Q: As a child, I was placed in an orphanage in Boston. When I left there and moved to Connecticut, the orphanage gave me some toy soldiers that were given to the orphanage by the U.S. Army. My adoptive family was told that the Army used these soldiers on the plotting board for the battle of Iwo Jima. I've been trying to find out the value and authenticity of these soldiers. I have about 150 pieces. Can you help?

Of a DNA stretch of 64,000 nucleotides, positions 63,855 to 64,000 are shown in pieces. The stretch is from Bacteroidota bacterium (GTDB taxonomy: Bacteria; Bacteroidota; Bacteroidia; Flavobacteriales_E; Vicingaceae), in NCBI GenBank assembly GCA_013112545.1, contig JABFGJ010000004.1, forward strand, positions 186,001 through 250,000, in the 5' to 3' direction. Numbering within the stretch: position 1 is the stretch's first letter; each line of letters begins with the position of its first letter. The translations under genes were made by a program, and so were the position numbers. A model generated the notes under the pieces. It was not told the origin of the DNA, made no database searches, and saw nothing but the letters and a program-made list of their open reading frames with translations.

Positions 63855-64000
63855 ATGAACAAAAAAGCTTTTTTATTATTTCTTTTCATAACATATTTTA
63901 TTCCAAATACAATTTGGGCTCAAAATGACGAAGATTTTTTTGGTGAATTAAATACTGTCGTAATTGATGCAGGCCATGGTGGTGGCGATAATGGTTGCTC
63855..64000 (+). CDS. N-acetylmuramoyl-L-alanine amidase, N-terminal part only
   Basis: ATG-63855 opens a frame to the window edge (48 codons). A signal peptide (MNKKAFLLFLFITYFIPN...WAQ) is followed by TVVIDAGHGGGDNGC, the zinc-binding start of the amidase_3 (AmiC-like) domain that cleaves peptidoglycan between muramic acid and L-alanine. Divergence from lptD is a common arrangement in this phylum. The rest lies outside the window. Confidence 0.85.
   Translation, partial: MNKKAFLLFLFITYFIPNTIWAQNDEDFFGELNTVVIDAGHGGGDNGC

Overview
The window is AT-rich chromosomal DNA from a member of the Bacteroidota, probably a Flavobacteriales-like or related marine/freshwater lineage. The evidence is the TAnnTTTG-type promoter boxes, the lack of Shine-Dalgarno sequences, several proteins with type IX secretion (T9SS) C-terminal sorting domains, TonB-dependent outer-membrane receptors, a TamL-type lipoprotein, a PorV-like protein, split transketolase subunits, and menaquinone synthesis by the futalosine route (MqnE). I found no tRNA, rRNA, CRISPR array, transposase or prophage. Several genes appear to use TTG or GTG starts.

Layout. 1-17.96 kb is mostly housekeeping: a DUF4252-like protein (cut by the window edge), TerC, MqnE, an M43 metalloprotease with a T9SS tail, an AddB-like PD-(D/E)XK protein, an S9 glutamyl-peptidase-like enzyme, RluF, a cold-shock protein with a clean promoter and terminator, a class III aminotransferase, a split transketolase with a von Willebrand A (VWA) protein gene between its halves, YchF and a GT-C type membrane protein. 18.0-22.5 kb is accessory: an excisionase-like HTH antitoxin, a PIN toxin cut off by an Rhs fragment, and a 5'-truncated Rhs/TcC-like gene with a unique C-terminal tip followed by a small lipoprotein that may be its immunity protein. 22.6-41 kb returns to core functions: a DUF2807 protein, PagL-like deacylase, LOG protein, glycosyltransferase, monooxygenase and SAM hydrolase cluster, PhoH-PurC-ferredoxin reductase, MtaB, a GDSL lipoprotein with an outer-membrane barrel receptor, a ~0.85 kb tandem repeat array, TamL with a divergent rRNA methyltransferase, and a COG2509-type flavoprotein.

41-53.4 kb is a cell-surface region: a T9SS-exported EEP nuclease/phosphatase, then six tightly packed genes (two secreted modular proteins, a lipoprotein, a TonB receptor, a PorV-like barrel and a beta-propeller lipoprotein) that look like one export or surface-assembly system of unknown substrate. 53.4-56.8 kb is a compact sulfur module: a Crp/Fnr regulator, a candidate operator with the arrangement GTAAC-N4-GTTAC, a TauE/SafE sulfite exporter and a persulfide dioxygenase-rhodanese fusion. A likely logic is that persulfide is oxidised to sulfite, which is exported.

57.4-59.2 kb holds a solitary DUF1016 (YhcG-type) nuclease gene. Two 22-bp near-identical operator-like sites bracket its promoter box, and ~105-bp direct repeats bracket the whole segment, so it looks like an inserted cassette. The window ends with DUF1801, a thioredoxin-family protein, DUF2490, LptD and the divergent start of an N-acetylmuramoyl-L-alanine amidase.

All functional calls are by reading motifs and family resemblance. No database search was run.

A: That's a great story, but we weren't able to find out if the U.S. Army actually used model soldiers to plan battles. It doesn't seem likely they would need to include a cook, a soldier on crutches, or color guards--all included in your set--in a battle plan. Your set was probably made for children so they could reenact a battle. Sets representing the battle of Iwo Jima have been made in metal, plastic, and other materials. Your soldiers are similar to those made by Barclay Manufacturing Co., a toy company that began making 3 1/2-inch lead soldiers in about 1935. Cast-metal helmets were made beginning in 1940. Barclay, located in West Hoboken, New Jersey, was the largest U.S. manufacturer of toy soldiers in the 1930s and 1940s. Most of the toy soldiers were sold in dime stores. Barclay did not make any toys between April 1942 and the end of World War II. It stopped production in 1971. The trademark was sold in the 1990s and reproductions are being made. Other companies have made toy soldiers similar to Barclay's, so it's not possible to identify the manufacturer of your soldiers. Prices vary according to the maker, number of pieces in the set, types of pieces, and condition. A group of 40 lead soldiers sold for $70 last year. Individual soldiers can sell for about $10. Recent prices include $10 for a flag bearer and $9.95 for a shell loader.